Mine the gap: Connecting water risks and disclosure in the mining sector – A report by the World Resources Institute

This paper addresses the problem of how water issues and trends may create potentially costly water-related risk for companies and provides tools, questions, and information for financial community to better evaluate water risks in the mining sector

This paper by the World Resources Institute outlines potential water-related risks facing the mining industry and highlights important gaps in water-related disclosure. The purpose is to provide information, questions, and tools to help the financial community better evaluate water-related risks facing mining companies.

Water issues are becoming a considerable factor affecting growth and profitability of companies in many regions of the world. This research focuses on global hardrock minerals operations and does not cover industrial or fuel minerals.  Water risks span the minerals production cycle and occur in diverse operating environments. Water quality problems are among the most serious environmental impacts associated with mining. Toxic waste and mine effluents can be mobilized by water, resulting in regulatory, legal, and reputational risks for companies.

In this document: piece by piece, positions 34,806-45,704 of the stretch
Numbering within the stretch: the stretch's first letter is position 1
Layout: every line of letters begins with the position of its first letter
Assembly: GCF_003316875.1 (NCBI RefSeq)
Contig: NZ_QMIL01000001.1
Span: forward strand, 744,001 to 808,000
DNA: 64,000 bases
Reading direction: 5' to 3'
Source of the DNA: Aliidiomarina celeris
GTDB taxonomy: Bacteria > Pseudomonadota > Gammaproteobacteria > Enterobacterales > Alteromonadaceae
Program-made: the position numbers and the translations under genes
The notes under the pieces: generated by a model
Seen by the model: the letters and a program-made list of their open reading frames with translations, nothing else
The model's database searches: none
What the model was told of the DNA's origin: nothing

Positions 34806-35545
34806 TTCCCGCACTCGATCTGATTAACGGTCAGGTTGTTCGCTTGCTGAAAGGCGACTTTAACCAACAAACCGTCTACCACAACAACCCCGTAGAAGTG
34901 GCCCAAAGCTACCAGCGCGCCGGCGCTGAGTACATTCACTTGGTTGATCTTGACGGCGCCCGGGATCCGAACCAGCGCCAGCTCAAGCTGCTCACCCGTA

The paper deals with the following points -

  • Work stoppages or mine shut downs can occur if water resources become unavailable. Mining—particularly for precious metals, diamonds, copper, and nickel— requires significant volumes of water. 
  • Mining companies have long been conscious of water risks, as evidenced by their ongoing efforts to address them and related corporate reporting. Indeed, recent analysis has shown that the mining sector is a leader in terms of water reporting.
  • However, corporate disclosure often does not provide a comprehensive picture of water risk. Current reporting frameworks do not guide companies to disclose the full scope of potential water risks. 
  • Water quality data is not sufficiently reported. Data on water effluents and waste management practices are either not reported or not detailed enough to understand risk. The impact of mining activities on other water users is also rarely reported.
  • Water consumption data lacks context. All water is local, thus water usage data is only relevant when placed in the context of local water availability. Competing demands from communities, agriculture, and other industrial users must be factored into assessments of local water availability.
  • Water reporting is not consistent. Most Asian mining companies report little or no water-related information, even though Chinese and Indian companies account for an increasingly significant share of mining equities and may face serious water constraints. Companies that do report water-related metrics use different approaches to calculating and reporting data, making it difficult to compare performance across companies. 
  • The financial community does not currently have adequate information about the water risks facing mining companies.

This paper aims to address this problem by explaining how water issues and trends may create potentially costly water-related risk for companies (Section I) and by providing tools, questions, and information to help the financial community better evaluate water risks in the mining sector (Section II).

 

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